Ask Alison November 2009

Today the government announced that they want to teach school children, from the age of five, how to prevent abusive relationships. Some of you might find this a little alarming.

The statistics on domestic violence may surprise you:

1 in 4 women will suffer from domestic violence at some point in their lives. (British Crime Survey 1998)

Two women a week are killed by their partners/ex partners

Each year 45% of female homicide victims are killed by present or former partners. (British Crime Survey 1996)

The chances of a child being hit is 4-9 times higher where there is adult violence ( Moffit and Caspi 1998)

These are alarming figures aren’t they? Don’t be lulled into a false sense of security that just because you’re in church these figures don’t apply- THEY STILL DO!

Domestic abuse doesn’t just come in the form of the obvious physical or sexual, it can be far more subtle. Here are some other ways that inappropriate power and control can manifest itself:

Emotional: putting her down, making her feel bad about herself, playing mind games, humiliating her, making her feel guilty

Minimising or denying the blame: not taking her concerns seriously, shifting responsibility or saying she caused it

Using children: using the children to relay messages, threatening to take them away

Using male privilege: treating her like a servant, making the big decisions, being the one to define men’s and women’s roles

Using economical abuse: preventing her from getting or keeping a job, asking her for money, taking her money, not letting her have access or know about family income

Using threats: threatening to hurt her, leave her, commit suicide, report her to welfare or making her do illegal things.

Using intimidation: making her afraid by using looks, actions or gestures, smashing things, destroying her property, abusing pets, displaying weapons.

If any of these things ring alarm bells for you or someone you know, be very careful how you handle the situation. If there are just a few minor areas of concern it may be appropriate to talk it over as a couple and /or seek the advise of a trusted friend or minister. Where there is more serious behaviour, confronting the perpetrator can actually make matters worse. It might be more beneficial to encourage the person concerned (I mean the victim here) to seek confidential, professional help from a trained counsellor such as those with Relate, Respect or Women’s Aid. See below for contact numbers.

For many men and women, the verse in Ephesians 5 ‘wives submit to your husbands’ can be misinterpreted. It does not mean you have to suffer any of the behaviour mentioned above. Let’s look at the verses in context to see what Paul really meant.

22: ‘Wives submit to your husbands as to the Lord. For the husband is the head of the wife as Christ is the head of the church, his body, of which he is the Saviour. Now as the church submits to Christ, so also wives should submit to their husbands in everything.’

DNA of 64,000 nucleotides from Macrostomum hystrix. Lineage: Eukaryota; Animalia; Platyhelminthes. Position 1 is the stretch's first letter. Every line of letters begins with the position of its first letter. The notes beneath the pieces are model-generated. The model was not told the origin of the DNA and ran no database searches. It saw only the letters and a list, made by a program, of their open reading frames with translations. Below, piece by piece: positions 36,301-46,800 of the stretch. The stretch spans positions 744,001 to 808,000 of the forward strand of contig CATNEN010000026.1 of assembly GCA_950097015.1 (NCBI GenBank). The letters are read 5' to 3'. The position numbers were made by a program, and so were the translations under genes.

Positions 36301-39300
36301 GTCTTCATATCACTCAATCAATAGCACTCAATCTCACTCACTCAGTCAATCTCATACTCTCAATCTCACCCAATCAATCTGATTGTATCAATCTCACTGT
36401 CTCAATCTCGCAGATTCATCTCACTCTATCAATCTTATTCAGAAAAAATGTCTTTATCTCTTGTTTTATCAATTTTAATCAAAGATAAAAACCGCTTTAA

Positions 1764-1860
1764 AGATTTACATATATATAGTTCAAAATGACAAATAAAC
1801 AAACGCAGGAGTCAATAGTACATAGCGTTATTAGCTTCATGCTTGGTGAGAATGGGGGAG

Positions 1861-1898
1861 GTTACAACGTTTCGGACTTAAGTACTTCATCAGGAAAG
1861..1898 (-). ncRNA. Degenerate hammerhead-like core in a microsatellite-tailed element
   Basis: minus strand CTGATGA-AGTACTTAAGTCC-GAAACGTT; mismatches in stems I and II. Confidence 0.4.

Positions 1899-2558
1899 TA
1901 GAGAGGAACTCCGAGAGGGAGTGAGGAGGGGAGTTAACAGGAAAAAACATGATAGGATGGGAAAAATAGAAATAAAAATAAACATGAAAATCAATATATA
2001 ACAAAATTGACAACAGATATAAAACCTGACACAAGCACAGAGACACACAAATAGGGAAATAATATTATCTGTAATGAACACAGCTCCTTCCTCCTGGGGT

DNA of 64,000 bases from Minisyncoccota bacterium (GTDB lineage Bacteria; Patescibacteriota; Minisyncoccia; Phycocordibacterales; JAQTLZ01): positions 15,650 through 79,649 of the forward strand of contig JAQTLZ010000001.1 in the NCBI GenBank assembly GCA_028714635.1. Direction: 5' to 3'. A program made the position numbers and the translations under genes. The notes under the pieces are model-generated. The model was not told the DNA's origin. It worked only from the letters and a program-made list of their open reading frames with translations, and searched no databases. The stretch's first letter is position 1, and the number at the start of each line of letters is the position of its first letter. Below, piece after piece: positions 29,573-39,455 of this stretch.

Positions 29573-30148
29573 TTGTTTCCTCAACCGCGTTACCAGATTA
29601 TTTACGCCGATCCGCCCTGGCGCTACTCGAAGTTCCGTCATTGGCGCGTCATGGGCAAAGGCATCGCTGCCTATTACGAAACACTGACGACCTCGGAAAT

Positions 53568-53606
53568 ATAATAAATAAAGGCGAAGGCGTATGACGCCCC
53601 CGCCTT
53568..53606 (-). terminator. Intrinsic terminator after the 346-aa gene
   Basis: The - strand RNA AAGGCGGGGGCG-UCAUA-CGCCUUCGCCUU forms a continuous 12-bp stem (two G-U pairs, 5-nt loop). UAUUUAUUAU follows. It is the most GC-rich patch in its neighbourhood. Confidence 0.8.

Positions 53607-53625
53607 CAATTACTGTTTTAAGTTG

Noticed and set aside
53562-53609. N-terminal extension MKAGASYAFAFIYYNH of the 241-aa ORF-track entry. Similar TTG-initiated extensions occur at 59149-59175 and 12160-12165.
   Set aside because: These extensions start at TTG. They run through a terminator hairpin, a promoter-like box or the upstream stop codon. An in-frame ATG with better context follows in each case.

23: ‘Husbands love your wives, just as Christ loved the church and gave himself up for her to make her holy, cleansing her by the washing with water through the word, and to present her to himself as a radiant church, without stain or wrinkle or any other blemish, but holy and blameless. In the same way, husband ought to love their wives as their own bodies. He who loves his wife loves himself.’

In a nutshell, Paul describes a relationship where the wife submits to a husband who loves, cherishes and respects her. The instruction is clear to husbands to love their wives in a self sacrificial way, not with an abuse of power or control. When Paul’s instruction is followed, the wife can then love, respect and admire her husband.

I truly hope this hasn’t been too heavy for you girls. This month I have come across two relationships in church where some kind of abuse is occurring. Both women thought it couldn’t happen to them because they were with a Christian husband. My heart is to make you aware of God’s desire for you in relationships. You are worth so much in his eyes, (he even sees us without wrinkles, I love that bit!) you deserve the love of a man who values your contribution to the relationship, where there is equality, shared responsibility, trust and support. Next time we’ll look at what makes a really great relationship.

If you have any concerns and want to discuss them with me please get in touch via the Activate website.

Relate Response: 0300 100 1234

Respect Phoneline: 0845 122 8609

Women’s Aid: see your local phone directory

1 thought on “Ask Alison November 2009”

  1. My husband was violent towards me. I stuck with him for 13 years. I remember going to see people from my church, sharing what had happened, and them saying they didn’t think it was right for me to leave. I wanted to open my bible and see in black and white ‘it’s ok for you to go’ but I was getting conflicting advice and I wanted to do the right thing by my kids and by God.
    The violence got progressively worse, the day I left him he beat me up in front of the kids.
    I’m now going to a different church and they have been really supportive of me and my decision and helped the kids and I over the last 7 years as we’ve adjusted to single parent life.
    The kids still see their Dad and there has been a lot of healing and forgiveness. Sadly he’s not walking with God and still very much lost, we pray for him.
    I just want to say to anyone reading this, if you’re in danger, physically or emotionally, it’s ok to remove yourself from the situation and get help.


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